Khvylia, Andrii

Khvylia, Andrii [Хвиля, Андрій; Xvylia, Andrij; real name probably Олінтер; Olinter], b 19 August 1898 in the village of Rynhach, Khotyn county, Bessarabia gubernia, d 1 March 1939. Communist leader and journalist. A member of the Borotbists, he joined the Communist Party (Bolshevik) of Ukraine in 1918 and later directed the Press Section (1926–8) and the Cultural Propaganda Section (1928–33) of its Central Committee. In 1933 he became Ukraine’s deputy commissar of education. A Party loyalist, Khvylia was particularly opposed to what he regarded as Ukrainian nationalism. In print he attacked Ukrainian cultural organizations such as Vaplite and the Berezil theater, and prominent Ukrainian cultural and political figures such as Mykola Khvylovy, Les Kurbas, Oleksander Shumsky, and Mykola Skrypnyk. He was responsible to a large extent for the death in the 1930s of many Ukrainian cultural activists. Besides numerous articles, he wrote books and booklets on Ukrainian nationalism; eg, Natsional'nyi vopros na Ukraine (The Nationality Question in Ukraine, 1926), Vid ukhylu v prirvu: Pro ‘Val'dshnepy’ Khvyl'ovoho (From Deviation to the Precipice: On Khvylovy’s Val'dshnepy, 1928), and Do rozv’iazannia natsional'noho pytannia na Ukraïni (On the Solution to the Nationality Question in Ukraine, 1930). After M. Skrypnyk’s suicide in 1933, Khvylia published a collection of articles, Znyshchyty korinnia ukraïns'koho natsionalizmu na movnomu fronti (To Destroy the Roots of Ukrainian Nationalism on the Linguistic Front, 1933), attacking the orthographic changes approved by Skrypnyk. In 1936–37 he was the first director of the Institute of Ukrainian Folklore of the Academy of Sciences of the Ukrainian SSR and the editor of its journal Ukraïns’kyi fol’klor. Khvylia himself was arrested in 1937, and was subsequently executed.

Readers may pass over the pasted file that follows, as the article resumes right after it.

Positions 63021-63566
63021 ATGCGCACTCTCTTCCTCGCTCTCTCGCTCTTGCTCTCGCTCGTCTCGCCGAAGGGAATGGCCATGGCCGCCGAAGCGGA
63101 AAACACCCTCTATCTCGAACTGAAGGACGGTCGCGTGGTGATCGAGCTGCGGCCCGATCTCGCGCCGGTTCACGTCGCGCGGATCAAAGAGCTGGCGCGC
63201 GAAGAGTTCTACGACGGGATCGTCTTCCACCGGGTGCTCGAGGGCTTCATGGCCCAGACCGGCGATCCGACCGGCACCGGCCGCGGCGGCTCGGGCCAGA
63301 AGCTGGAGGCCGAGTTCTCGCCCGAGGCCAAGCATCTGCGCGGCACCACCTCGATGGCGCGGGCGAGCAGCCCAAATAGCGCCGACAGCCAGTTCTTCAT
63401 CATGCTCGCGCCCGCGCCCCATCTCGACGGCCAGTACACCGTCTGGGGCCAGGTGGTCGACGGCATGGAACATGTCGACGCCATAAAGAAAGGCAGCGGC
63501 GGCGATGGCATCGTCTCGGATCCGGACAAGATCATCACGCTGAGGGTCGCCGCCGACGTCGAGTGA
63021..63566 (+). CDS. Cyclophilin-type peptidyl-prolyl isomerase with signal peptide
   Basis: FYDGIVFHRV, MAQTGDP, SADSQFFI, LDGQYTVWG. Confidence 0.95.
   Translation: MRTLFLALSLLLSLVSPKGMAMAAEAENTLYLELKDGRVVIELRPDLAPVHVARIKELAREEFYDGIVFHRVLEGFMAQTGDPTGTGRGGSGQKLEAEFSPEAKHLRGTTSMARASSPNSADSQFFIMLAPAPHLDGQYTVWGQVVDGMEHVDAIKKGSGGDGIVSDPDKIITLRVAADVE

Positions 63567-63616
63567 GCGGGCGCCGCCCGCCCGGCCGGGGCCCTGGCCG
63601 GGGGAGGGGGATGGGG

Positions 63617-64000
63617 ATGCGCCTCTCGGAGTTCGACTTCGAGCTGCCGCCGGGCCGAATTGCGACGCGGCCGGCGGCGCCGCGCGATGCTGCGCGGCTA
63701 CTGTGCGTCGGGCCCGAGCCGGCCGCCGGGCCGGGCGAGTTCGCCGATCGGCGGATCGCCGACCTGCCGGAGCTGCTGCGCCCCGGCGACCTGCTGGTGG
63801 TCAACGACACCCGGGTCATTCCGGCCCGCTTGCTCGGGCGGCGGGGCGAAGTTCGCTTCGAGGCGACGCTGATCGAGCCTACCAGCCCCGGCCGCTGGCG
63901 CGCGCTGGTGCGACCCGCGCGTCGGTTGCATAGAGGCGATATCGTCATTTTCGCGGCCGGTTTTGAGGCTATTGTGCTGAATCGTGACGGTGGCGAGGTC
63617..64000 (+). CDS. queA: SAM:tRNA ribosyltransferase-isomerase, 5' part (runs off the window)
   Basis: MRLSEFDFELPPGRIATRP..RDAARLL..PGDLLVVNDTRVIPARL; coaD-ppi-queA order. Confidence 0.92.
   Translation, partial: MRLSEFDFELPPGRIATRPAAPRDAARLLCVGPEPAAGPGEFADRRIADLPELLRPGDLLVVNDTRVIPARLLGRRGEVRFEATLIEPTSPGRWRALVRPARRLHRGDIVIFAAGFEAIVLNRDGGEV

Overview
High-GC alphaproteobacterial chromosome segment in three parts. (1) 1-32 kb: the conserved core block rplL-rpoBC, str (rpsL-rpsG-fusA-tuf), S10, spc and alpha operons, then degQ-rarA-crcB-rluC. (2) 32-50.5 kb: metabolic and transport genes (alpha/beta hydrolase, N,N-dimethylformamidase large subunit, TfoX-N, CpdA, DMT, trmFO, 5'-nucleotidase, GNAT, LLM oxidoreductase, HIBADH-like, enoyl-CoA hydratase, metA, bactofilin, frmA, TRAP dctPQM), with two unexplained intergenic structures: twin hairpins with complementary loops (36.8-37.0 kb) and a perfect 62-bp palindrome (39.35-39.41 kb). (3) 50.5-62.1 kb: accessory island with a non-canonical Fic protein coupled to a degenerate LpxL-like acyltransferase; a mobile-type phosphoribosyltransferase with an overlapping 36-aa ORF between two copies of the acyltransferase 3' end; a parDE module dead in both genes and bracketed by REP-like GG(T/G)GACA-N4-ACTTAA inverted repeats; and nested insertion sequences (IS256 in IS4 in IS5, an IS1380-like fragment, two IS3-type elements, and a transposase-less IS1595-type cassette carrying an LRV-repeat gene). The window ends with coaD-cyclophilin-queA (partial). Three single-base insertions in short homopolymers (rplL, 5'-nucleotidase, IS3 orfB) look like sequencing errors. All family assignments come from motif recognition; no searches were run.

Marko Robert Stech

[This article originally appeared in the Encyclopedia of Ukraine, vol. 2 (1988).]

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